I usually can be counted on to help lead a charge every September. It is the baseball devotee's job to rage against the dying of the light that is the dwindling sports fan attention span.
We resent that football, with violent nonchalance, pushes baseball to go gently into that good night.
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With all due respect to Dylan Thomas, this year has been harder than ever to burn and rave.
The locals have faded into, predominantly, irrelevance.
We watch when Erik Johnson starts for the White Sox, with that glorious fastball reaching 96. We see the defense fall apart behind him, watch him trail and lose undeservedly. We look forward to his deserved shot to be a rotation guy next spring.
We watch when Junior Lake bats for the Cubs. He continues to prove much more capable than expected as a utility defensive player with some genuine pop.
We watch when Scott Baker has a couple of excellent games for the Cubs, well past the trading deadline when he would have had value as a "sign and flip."
Treats go by, often unobserved. Chris Sale outpitched Max Scherzer at the Cell last Monday, in a battle of Cy Young contenders seen by 6,000 people.
Our teams have played their way into being ignored. It's a head-shaking shame.
So we look nationally for intrigue, and I wrote last week about how difficult it was to find.
But a funny thing happened on the way to a boring September.
The Rangers' offense fell apart.
Texas has won just two games this month. Matt Garza has been bad, Yu Darvish has gotten no run support, and the whole team just can't seem to hit with men in scoring position. They're 12th in batting average with RISP in the AL.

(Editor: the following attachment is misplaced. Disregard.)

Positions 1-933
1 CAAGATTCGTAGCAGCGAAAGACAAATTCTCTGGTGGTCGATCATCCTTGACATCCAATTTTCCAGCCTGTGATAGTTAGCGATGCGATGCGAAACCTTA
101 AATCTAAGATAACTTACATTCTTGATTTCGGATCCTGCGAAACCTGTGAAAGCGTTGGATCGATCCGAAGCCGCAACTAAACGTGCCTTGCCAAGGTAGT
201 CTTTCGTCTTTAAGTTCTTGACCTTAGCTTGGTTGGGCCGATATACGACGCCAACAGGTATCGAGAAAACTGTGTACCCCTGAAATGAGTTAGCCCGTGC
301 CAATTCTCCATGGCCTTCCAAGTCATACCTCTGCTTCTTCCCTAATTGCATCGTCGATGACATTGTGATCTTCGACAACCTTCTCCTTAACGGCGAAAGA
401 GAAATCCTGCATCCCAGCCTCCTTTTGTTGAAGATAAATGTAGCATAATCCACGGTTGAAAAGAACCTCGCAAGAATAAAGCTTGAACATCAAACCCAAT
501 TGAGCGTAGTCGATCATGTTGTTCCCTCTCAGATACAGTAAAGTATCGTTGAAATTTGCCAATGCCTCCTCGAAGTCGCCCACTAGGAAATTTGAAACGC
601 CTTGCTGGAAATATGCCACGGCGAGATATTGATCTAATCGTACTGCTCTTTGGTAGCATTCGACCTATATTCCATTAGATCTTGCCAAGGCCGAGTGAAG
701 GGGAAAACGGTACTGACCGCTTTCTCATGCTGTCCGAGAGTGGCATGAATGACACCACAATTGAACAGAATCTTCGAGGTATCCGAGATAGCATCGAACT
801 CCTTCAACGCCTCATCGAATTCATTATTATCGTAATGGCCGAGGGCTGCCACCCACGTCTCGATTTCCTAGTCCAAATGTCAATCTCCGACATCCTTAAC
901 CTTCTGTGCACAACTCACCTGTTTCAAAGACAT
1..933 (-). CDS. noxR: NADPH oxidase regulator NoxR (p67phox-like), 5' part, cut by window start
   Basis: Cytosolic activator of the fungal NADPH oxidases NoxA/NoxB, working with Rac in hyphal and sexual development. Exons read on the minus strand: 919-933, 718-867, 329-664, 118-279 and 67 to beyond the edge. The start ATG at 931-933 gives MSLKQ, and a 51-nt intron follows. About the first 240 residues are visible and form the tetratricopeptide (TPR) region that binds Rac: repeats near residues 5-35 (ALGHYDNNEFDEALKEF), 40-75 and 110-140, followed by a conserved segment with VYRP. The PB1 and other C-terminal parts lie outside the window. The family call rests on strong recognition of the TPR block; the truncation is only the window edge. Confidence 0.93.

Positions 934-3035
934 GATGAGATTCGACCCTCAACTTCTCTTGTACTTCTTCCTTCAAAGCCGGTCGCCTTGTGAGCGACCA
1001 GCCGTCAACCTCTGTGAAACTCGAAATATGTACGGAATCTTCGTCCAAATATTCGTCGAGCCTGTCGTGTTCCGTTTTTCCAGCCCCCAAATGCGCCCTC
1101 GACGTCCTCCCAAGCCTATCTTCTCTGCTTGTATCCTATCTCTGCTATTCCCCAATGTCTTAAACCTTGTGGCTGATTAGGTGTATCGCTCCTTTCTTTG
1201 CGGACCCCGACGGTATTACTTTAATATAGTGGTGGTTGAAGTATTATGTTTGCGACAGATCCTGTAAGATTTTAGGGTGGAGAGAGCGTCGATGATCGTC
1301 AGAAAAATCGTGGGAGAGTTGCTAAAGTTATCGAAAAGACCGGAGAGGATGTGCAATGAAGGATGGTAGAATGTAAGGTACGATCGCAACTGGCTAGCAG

As they flail away toward autumn, six teams suddenly are within a few games of both wild-card spots in the American League.
I find myself rooting for a team that went for it last winter.
The Kansas City Royals still a longshot, but you can't blame James Shields for that. Shields has been terrific, keeping his team in virtually every game he throws. His 24 quality starts top the AL, just 1 behind Clayton Kershaw's major-league-leading 25.
I respected the Royals' trade for Shields, even though I understood they had given up one of the top three prospects in the game at the time. Wil Myers has not disappointed in his new home, with a slash line of .292/.353/.469 as a Tampa Bay Ray.
It was a controversial deal. A young hitter like Myers could be absolute gold. He may be productive for years, at an incredible bargain.
But two years of James Shields has value, and it has shown itself all season. He immediately brought veteran leadership and an ace-like presence to a young locker room.
Even if you're one who thinks those buzzword-ish concepts are specious (I do not), feel free to limit it to this: Shields gives his team a chance every fifth day, and probably will do so next year as well.
This trade serves also as a template for the position the Cubs may be in, sooner rather than later. They'll have to pick which of their now plentiful prospects they believe they can live without, and then deal him for top-tier pitching talent.
Parting with a Jorge Soler or an Albert Almora is a scary thing to consider. But it's probably a better plan than dropping $100 million free-agent dollars, no matter how dependable you think the arm in question may be.
Will the Royals sneak in this year? Maybe not. Will they have another solid chance next year with Shields entrenched again? Absolutely.
I find myself hoping their efforts get rewarded. You have to go for it sometime.
•Matt Spiegel co-hosts "The McNeil & Spiegel Show" 9 a.m. to 1 p.m. Monday-Friday on WSCR 670-AM. Follow him on Twitter @mattspiegel670